Vegetable Oils: Types and Properties

Hempseed oil (Cannabis sativa)

Global hempseed oil production is around 10 000 tonnes per annum. Most seed is grown in China and Canada In the US, the cultivation of industrial hemp crops was indiscriminately lumped into the same legal category as drug – Cannabis but nowadays, more and more states allow hemp and cannabis to be grown for industrial, medicinal, and recreational purposes. The oil content of the seed is about 35%.

When discussing hempseed oil processing, Callaway and Pate stressed the necessity to maintain an inert atmosphere throughout the processing, and when discussing hempseed oil stability, they ascribed the poor stability of hempseed oil to its high content of polyunsaturated fatty acids. However, when listing typical nutritional values for vitamins and minerals in hempseed, they mentioned an iron content of 14 mg per 100 g or 140 ppm and a copper content of 2 mg per 100 g or 20 ppm. Even if a small fraction of these metals ended up in the oil, for instance, as phosphatidate, that would already explain the poor shelf life of the oil. The statement that ‘defatted meal resulting from solvent extraction is not suitable for human food because residual solvents (typically hexanes) contaminate the final product’ will most certainly be disputed by those skilled in the art.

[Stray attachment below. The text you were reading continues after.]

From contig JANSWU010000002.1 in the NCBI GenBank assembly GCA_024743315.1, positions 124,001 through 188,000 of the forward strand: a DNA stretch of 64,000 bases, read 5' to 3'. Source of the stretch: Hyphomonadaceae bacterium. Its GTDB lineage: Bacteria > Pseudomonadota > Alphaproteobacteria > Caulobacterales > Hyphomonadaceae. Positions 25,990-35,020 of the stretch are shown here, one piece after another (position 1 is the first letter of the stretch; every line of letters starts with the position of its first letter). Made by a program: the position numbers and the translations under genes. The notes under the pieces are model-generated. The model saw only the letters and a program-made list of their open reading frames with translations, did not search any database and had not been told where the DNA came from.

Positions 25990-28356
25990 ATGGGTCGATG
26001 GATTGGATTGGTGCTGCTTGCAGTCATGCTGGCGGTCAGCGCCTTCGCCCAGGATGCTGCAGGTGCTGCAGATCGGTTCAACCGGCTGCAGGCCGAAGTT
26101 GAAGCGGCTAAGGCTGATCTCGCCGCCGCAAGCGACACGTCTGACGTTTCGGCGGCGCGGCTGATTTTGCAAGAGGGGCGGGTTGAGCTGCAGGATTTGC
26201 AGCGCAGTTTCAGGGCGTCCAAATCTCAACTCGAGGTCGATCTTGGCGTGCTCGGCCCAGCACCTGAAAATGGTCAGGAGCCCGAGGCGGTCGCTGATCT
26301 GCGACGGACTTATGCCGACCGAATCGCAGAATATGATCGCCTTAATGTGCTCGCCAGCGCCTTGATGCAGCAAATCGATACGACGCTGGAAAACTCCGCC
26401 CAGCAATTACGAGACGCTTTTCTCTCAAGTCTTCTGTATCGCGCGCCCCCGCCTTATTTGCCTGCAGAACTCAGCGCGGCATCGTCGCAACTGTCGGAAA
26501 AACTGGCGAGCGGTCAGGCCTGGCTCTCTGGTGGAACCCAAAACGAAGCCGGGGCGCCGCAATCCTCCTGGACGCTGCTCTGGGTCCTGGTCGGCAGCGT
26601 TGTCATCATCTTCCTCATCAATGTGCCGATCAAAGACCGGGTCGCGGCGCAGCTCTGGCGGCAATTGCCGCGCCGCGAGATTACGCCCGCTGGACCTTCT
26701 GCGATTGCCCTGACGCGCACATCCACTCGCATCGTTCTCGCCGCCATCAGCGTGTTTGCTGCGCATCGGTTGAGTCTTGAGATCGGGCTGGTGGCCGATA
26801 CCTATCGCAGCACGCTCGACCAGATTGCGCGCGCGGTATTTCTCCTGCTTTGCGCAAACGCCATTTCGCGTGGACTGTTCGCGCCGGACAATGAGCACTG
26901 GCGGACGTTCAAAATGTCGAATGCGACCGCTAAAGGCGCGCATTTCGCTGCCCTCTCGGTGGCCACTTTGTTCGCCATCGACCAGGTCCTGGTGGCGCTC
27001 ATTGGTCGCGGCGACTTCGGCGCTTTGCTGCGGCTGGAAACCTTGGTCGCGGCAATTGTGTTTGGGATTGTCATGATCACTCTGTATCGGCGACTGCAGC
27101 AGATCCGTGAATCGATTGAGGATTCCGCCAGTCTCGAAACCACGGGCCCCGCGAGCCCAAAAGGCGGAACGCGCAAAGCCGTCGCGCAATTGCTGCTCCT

Development & Modification of Bioactivity

Arno Hazekamp , . Renee L. Ruhaak , in Comprehensive Natural Products II , 2010

3.24.5.3 Hemp Oil

When Cannabis is cultivated for the production of fiber or seeds, only specially selected varieties with a very low THC content are legally allowed to be used. In that case, it is usual to use the term hemp instead of Cannabis (see Section 3.24.1.1 ). In recent years, scientific knowledge on the composition and benefits of hemp oil has increased significantly. The oil of Cannabis seeds has been promoted as a good source of the healthy polyunsaturated fatty acids, and may be considered a sustainable alternative to fish oil. It is widely used in body care products, lubricants, paints, and for other industrial uses, while its antimicrobial properties and emollient effect make it a useful ingredient for soaps, shampoos, and detergents.